The Inner Belt - Program 2: The Community Organizers

Thu, 04/19/2012 - 6:00pm - 8:00pm

Ansti Benfield, Barbara Norfleet, Ann Hershfang, and Gordon Fellman will discuss the work of community groups to stop the construction of this highway. This event will be held at the Cambridge Public Library. This is the second of three programs hosted by the Cambridge Historical Society and co-sponsored by MIT, Livable Streets, and the Lincoln Institute. The programs are underwritten by Irving House and Forest City. Please register for this program by emailing us at innerbelt@cambridgehistory.org or calling 617-547-4252.

 

 

Learn more about this history, the complete symposia, and our ten speakers here:
Inner Belt Symposia

The Inner Belt was a proposed interstate highway that would have connected I-93 to I-90 with an eight lane highway that would have gone straight through Central Square. This would have leveled parts of Area 4 and Cambridgeport, and would have essentially severed MIT, East Cambridge and Kendall Square from the rest of the city. The fight to stop it began in the 1950s and really gained steam in the late 1960s. Planners, activists, and universities became central in a campaign that included representatives from Cambridge, Brookline, Dedham, Lynn, Milton, Needham, Revere, Saugus, Somerville, East Boston, South Boston, Roxbury, Jamaica Plain, Hyde Park, and the South End. The community pressure caused the Governor to declare a moratorium, order the first Environmental Impact Study in America, and eventually reject the plan in the early 1970s. The Governor then led the successful effort to change federal law so that funds designated for Interstate highways could be used instead for public transit. Funds from the Inner Belt were used for the extensions of the Red Line to Alewife Station and Braintree and to move the Orange Line.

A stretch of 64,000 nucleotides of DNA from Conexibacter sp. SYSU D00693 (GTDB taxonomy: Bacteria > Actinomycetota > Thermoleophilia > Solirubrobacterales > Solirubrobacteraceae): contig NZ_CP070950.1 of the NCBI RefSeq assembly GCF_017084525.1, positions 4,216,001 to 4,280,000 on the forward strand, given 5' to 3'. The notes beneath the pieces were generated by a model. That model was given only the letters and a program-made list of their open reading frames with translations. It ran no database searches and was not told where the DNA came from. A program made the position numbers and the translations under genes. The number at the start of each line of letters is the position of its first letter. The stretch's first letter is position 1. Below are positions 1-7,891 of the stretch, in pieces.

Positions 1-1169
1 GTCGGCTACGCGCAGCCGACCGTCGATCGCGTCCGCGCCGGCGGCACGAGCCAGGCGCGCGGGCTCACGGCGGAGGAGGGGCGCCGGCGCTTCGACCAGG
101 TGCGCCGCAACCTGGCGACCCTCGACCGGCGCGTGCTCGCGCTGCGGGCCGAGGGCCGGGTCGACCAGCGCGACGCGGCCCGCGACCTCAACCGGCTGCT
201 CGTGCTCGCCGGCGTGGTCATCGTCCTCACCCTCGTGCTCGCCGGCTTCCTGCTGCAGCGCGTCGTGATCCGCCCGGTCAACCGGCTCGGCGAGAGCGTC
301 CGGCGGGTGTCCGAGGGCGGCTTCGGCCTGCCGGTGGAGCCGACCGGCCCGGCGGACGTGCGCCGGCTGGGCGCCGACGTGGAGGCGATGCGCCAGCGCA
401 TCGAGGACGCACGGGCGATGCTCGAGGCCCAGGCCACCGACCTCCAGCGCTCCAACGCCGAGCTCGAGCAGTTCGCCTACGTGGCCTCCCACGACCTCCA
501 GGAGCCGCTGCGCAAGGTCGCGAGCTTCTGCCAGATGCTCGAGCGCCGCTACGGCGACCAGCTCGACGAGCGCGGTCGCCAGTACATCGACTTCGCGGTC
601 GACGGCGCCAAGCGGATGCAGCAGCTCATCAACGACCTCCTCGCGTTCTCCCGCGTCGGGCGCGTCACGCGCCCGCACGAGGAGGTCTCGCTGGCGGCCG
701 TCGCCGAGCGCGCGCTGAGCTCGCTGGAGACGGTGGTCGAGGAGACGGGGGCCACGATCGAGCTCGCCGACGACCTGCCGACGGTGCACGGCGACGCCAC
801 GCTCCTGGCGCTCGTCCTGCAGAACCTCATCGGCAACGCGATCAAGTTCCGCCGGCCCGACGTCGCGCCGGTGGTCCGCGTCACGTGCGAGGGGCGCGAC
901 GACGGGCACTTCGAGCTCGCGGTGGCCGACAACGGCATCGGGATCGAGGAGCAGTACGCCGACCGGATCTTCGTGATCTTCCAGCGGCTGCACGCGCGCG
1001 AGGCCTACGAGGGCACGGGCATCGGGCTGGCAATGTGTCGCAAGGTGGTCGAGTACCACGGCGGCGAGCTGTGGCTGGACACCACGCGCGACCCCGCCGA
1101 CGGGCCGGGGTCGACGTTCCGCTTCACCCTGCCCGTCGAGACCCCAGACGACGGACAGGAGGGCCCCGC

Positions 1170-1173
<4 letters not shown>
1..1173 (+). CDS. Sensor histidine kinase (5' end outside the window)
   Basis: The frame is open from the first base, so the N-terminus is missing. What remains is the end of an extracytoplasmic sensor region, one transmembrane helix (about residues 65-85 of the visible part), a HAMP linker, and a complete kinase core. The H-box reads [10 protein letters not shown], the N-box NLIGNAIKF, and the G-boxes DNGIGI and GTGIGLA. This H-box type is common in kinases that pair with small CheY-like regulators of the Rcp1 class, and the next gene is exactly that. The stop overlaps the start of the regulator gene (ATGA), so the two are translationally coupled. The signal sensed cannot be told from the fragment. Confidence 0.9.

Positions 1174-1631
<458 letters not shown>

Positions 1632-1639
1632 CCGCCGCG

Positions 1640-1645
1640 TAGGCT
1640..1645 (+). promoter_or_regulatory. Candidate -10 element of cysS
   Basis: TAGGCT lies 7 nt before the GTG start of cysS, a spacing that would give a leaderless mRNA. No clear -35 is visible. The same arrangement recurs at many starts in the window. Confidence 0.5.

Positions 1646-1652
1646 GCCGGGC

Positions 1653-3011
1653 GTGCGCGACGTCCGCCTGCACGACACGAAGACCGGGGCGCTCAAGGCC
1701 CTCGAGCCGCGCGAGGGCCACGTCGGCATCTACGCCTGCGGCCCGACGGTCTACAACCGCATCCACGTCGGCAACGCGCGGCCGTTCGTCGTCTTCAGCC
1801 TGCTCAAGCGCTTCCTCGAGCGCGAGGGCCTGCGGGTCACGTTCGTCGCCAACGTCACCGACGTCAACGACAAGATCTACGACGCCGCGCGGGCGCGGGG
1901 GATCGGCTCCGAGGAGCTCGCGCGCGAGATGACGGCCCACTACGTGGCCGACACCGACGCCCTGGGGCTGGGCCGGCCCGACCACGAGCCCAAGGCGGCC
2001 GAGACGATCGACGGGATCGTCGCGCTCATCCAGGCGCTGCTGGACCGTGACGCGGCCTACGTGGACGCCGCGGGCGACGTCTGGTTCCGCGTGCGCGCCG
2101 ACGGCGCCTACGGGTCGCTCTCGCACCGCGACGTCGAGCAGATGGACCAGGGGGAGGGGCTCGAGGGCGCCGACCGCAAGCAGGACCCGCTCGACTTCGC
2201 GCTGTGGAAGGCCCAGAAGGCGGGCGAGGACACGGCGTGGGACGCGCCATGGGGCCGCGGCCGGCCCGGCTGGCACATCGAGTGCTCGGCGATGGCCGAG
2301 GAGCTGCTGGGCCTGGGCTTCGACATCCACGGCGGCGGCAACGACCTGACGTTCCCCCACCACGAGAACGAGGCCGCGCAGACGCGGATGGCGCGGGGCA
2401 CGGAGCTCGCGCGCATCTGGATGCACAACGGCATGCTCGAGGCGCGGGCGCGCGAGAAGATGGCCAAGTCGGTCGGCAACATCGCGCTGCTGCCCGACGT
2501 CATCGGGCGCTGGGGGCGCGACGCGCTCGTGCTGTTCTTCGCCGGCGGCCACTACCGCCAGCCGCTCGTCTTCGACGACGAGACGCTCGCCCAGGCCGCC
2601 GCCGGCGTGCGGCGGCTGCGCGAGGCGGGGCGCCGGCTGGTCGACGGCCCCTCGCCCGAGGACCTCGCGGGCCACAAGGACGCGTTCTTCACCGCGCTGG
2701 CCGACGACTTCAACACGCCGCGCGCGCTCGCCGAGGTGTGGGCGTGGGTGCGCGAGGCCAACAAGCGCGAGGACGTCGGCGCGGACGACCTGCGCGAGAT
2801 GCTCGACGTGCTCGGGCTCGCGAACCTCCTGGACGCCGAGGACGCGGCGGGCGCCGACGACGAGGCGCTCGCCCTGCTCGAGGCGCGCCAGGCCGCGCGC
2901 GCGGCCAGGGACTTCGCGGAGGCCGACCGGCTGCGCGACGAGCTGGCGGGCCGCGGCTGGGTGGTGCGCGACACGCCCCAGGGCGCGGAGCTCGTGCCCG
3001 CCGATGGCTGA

This multi decade struggle over the transportation landscape made national news and was probably the largest political fight in Cambridge in the 20th century. It is also responsible for a large part of the quality of life in Cambridge, which is now renowned as a walk-able city with a comfortable scale.

We have three programs, in three locations, with nine speakers who include MIT faculty, the former secretary of transportation, community organizers, a Rhodes Scholar, and authors. The first program is at MIT’s Stata Center, the second is at the Public Library’s Lecture Hall, and the final program will be in the Lincoln Institute on Brattle Street.